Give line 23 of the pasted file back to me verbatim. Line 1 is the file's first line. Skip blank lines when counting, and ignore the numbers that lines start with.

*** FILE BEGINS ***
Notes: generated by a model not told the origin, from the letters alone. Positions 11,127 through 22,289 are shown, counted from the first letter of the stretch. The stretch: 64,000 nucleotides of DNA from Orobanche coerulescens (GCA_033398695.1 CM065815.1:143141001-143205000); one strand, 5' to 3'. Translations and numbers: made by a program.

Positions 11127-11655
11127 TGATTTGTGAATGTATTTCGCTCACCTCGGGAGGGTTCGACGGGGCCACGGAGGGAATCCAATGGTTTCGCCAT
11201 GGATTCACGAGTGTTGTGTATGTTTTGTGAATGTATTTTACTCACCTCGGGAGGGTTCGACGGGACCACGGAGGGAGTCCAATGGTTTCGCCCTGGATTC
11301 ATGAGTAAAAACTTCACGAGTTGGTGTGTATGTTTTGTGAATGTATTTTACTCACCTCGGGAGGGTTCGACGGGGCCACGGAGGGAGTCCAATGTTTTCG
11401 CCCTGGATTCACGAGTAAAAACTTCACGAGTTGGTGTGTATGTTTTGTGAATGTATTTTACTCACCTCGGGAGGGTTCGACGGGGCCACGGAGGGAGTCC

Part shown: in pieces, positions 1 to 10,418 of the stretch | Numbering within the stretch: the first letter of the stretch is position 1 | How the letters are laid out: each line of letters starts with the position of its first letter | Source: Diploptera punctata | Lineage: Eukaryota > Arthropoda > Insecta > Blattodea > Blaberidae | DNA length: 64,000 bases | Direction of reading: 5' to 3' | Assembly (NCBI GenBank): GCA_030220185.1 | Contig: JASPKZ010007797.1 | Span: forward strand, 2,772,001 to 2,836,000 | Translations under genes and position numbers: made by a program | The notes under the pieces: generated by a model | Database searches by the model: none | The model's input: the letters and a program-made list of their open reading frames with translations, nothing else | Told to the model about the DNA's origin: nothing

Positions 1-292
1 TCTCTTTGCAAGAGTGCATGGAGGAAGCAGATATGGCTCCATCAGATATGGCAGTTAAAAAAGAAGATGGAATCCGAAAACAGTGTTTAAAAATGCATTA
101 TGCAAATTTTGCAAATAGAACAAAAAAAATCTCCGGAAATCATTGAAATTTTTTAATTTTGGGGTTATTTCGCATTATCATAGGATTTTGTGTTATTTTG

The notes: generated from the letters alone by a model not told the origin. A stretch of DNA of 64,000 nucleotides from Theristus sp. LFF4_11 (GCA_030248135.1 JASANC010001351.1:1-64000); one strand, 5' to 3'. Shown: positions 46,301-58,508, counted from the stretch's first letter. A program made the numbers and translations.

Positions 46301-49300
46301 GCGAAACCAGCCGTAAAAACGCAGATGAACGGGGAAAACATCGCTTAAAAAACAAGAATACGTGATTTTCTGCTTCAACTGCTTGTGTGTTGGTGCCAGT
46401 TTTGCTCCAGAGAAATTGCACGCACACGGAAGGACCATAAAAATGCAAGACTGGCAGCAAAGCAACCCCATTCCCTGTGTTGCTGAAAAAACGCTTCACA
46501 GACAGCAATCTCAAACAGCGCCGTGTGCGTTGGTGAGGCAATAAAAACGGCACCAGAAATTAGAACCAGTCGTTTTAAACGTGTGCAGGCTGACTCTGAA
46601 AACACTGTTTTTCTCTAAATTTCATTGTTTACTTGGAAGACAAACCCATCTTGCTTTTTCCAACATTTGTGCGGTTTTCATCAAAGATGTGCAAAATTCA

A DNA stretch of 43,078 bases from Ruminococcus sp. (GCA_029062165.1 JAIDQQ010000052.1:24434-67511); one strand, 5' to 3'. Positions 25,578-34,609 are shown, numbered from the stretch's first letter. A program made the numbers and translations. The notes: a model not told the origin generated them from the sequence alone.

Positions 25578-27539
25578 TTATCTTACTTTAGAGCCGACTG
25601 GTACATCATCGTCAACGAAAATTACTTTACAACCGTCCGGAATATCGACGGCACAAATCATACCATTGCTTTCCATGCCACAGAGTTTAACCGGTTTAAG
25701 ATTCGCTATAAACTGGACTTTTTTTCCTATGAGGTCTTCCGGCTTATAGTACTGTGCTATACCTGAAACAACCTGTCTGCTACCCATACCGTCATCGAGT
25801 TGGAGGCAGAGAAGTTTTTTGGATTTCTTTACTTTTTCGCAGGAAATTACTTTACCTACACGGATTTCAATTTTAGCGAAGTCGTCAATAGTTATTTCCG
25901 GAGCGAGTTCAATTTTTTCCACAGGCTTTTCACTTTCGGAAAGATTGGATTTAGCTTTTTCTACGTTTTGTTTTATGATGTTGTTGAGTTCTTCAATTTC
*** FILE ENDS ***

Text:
25901 GAGCGAGTTCAATTTTTTCCACAGGCTTTTCACTTTCGGAAAGATTGGATTTAGCTTTTTCTACGTTTTGTTTTATGATGTTGTTGAGTTCTTCAATTTC